The New Jim Crow

Themes and Colors
Justice vs. the Law Theme Icon
The Illusion of Progress Theme Icon
Racial Castes, Stereotypes, and Hierarchies Theme Icon
Violence, Surveillance, and Social Control Theme Icon
Myth, Dishonesty, and Conspiracy Theme Icon
LitCharts assigns a color and icon to each theme in The New Jim Crow, which you can use to track the themes throughout the work.

The book emphasizes that although Jim Crow laws were legal (and indeed an intrinsic part of the Southern legal system), they were also deeply unjust. Alexander argues that both Jim Crow and mass incarceration are versions of “legalized discrimination,” and that we therefore cannot assume that the law is always just. Similarly, the police operate in a way that often terrorizes rather than helps the communities they are theoretically supposed to protect. Alexander states that…

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Throughout the book, Alexander argues against the commonly-held view that there has been significant progress in racial equality since the Jim Crow era. She particularly focuses on the significance of Barack Obama’s presidency, which many people take as evidence that America has entered a “post-racial” era in which racism is no longer a powerful barrier to people of color achieving success. However, Alexander argues that there is “no inconsistency” between the election of Obama…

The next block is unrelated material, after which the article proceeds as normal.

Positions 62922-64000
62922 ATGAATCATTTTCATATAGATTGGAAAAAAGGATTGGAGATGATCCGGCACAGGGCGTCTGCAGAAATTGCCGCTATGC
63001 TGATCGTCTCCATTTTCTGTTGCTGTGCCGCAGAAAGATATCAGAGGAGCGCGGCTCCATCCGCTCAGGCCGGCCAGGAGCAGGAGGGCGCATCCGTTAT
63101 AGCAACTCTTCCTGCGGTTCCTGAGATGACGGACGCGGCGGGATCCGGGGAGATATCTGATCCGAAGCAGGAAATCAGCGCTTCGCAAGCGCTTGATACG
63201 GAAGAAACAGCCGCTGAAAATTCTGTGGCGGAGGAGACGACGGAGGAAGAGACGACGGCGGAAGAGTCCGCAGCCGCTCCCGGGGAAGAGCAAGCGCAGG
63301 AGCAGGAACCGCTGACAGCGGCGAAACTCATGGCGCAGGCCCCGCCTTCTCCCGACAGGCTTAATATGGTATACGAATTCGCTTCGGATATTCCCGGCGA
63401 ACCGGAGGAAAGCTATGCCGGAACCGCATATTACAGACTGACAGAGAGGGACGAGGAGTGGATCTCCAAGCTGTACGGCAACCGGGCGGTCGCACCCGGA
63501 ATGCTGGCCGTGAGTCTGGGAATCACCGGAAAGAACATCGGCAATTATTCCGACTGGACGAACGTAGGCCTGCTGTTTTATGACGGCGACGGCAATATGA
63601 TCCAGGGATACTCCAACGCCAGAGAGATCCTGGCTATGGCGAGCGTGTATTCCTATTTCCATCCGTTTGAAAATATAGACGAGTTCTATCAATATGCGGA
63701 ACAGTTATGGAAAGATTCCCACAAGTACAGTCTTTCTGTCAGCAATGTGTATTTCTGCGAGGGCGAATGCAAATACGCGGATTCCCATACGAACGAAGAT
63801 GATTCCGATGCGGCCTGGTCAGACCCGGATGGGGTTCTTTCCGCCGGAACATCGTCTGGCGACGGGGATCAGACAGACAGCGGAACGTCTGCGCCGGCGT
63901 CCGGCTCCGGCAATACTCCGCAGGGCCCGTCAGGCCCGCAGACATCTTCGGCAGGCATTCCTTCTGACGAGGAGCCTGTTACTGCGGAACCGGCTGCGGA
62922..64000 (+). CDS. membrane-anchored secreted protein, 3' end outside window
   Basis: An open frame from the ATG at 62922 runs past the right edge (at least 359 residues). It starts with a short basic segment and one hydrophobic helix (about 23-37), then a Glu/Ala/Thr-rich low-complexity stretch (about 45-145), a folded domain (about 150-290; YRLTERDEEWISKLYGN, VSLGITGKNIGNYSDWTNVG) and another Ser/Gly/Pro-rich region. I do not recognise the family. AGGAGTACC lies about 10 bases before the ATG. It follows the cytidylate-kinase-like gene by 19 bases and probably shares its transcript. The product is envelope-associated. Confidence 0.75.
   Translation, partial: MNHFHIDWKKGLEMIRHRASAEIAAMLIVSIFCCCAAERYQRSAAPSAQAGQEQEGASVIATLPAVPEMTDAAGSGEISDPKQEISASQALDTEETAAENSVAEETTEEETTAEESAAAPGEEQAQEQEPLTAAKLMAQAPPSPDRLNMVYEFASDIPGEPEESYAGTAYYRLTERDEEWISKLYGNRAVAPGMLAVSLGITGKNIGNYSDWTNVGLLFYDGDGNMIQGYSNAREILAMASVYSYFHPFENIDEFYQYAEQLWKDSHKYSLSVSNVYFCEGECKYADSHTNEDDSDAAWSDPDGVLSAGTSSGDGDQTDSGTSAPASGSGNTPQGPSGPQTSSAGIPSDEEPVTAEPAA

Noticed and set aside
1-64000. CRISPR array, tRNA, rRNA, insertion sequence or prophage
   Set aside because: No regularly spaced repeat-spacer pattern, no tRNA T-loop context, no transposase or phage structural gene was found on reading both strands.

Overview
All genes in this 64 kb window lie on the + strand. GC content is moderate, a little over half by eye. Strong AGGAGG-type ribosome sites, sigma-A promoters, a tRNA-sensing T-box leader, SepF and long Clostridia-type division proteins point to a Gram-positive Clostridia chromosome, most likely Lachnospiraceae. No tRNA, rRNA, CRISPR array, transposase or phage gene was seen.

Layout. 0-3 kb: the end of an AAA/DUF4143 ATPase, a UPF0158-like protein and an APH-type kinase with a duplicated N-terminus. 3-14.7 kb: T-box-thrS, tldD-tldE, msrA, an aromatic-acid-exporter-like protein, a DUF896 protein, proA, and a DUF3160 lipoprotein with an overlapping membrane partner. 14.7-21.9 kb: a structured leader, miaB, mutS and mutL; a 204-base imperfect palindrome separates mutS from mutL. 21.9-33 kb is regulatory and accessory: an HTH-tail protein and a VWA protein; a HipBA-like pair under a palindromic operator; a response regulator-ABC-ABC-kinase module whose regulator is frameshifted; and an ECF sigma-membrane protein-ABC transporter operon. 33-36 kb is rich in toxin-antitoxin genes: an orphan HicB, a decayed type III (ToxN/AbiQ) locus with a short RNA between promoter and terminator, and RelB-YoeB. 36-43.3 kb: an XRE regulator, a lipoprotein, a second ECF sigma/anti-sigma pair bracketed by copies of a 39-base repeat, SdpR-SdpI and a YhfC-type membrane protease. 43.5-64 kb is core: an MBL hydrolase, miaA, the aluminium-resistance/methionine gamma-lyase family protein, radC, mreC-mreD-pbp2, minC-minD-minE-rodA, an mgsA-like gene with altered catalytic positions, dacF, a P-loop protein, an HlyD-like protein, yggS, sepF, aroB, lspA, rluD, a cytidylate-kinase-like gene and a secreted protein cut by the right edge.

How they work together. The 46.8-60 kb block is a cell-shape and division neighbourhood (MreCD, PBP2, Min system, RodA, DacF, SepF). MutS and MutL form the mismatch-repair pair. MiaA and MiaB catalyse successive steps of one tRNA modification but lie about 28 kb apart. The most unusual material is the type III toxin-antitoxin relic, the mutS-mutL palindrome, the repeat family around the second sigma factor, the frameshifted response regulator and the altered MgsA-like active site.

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One of the book’s central arguments is that “we have not ended racial caste in America; we have simply redesigned it.” By “caste,” Alexander highlights not only the grouping of people into racial categories but also the fact that certain races are “locked into an inferior position by law and custom.” By using the language of racial castes, which refers not only to skin color but also class position, Alexander emphasizes the way in which

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The New Jim Crow aims to radically reverse the reader’s understanding of the relationship between the criminal justice system and violence. Whereas we are usually taught to believe that prisons and police keep people safe from violence, Alexander argues that prisons and police are in fact tools through which the state inflicts violence on people in order to control them. While she concedes that many people find it absurd that society could be safer and

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In the introduction to the book, Alexander admits that when she first encountered the argument that mass incarceration was a continuation of slavery and Jim Crow, it sounded like a conspiracy theory that would hinder rather than help the fight for racial justice. However, in the ten years following that first encounter, her opinion shifted drastically. The book shows that the phenomenon of mass incarceration is indeed something of a white supremacist conspiracy. The myths

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